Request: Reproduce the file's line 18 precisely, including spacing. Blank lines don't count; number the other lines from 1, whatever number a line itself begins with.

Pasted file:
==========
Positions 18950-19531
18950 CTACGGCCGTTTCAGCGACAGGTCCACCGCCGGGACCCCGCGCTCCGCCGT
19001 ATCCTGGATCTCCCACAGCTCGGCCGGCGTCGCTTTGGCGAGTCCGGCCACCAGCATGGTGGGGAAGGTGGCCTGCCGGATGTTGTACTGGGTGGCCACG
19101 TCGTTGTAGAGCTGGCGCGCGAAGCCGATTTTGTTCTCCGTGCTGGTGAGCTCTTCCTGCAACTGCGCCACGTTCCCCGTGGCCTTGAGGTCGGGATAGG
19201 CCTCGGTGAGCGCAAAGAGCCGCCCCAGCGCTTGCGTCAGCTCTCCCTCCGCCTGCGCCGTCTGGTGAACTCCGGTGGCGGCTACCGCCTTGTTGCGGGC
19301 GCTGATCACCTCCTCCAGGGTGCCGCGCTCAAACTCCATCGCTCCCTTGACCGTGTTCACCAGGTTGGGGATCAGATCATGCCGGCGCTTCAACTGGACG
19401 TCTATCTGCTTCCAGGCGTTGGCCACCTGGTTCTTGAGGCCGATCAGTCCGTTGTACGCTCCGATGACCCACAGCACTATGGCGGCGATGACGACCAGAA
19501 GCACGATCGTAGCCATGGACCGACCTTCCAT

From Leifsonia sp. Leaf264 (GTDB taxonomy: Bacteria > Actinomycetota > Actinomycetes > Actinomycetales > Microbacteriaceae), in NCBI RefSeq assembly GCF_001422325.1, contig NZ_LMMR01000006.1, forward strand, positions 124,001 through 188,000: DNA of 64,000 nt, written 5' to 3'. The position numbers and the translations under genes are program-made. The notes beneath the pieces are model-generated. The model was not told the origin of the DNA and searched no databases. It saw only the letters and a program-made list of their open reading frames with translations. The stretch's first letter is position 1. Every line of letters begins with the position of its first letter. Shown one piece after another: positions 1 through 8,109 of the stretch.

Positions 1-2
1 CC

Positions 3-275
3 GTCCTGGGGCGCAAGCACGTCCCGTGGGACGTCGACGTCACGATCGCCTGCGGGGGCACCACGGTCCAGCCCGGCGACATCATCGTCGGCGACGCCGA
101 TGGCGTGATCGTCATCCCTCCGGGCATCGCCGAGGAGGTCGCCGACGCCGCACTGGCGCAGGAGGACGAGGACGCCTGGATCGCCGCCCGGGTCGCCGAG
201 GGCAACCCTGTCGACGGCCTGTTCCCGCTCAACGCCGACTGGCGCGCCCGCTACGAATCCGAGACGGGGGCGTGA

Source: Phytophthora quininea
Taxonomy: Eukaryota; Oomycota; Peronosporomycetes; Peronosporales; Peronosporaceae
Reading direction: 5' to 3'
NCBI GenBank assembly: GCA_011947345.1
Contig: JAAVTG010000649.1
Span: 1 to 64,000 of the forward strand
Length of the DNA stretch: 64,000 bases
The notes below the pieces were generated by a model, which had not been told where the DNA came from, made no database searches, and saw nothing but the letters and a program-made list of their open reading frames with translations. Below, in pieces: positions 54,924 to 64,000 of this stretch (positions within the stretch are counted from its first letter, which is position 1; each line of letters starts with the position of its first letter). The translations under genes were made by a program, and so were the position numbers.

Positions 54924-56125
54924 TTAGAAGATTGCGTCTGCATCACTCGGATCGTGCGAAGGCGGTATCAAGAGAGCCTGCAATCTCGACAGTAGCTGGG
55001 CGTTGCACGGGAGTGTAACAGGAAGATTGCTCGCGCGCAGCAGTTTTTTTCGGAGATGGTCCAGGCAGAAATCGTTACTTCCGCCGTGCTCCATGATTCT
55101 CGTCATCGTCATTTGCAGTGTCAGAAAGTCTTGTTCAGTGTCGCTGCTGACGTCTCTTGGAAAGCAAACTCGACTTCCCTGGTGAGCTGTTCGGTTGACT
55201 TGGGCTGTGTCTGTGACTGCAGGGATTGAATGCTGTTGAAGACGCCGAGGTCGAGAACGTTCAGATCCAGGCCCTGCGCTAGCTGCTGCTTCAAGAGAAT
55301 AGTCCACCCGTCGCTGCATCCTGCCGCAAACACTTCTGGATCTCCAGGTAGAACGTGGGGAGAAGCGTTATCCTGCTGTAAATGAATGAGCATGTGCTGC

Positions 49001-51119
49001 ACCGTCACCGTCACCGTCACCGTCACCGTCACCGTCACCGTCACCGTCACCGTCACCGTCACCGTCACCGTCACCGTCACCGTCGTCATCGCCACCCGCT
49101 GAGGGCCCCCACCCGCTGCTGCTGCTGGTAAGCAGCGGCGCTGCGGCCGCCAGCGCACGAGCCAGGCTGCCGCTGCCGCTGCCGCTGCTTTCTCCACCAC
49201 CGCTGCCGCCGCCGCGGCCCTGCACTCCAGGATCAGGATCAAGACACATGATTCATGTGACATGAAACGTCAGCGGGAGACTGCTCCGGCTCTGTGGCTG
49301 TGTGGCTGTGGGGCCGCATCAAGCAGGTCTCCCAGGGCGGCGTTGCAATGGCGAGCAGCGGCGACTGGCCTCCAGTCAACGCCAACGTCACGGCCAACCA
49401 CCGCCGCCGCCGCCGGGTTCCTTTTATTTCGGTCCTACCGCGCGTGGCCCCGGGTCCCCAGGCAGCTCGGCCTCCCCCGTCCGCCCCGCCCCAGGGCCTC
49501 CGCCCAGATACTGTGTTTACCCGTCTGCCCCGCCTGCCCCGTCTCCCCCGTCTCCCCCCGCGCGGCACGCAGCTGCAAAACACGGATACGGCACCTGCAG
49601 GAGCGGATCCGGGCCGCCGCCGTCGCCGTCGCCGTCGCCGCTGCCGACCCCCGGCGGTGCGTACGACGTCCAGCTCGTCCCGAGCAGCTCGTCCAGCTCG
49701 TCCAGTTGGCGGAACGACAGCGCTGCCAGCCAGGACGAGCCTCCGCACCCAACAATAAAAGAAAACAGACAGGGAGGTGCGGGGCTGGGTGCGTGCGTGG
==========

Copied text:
Reading direction: 5' to 3'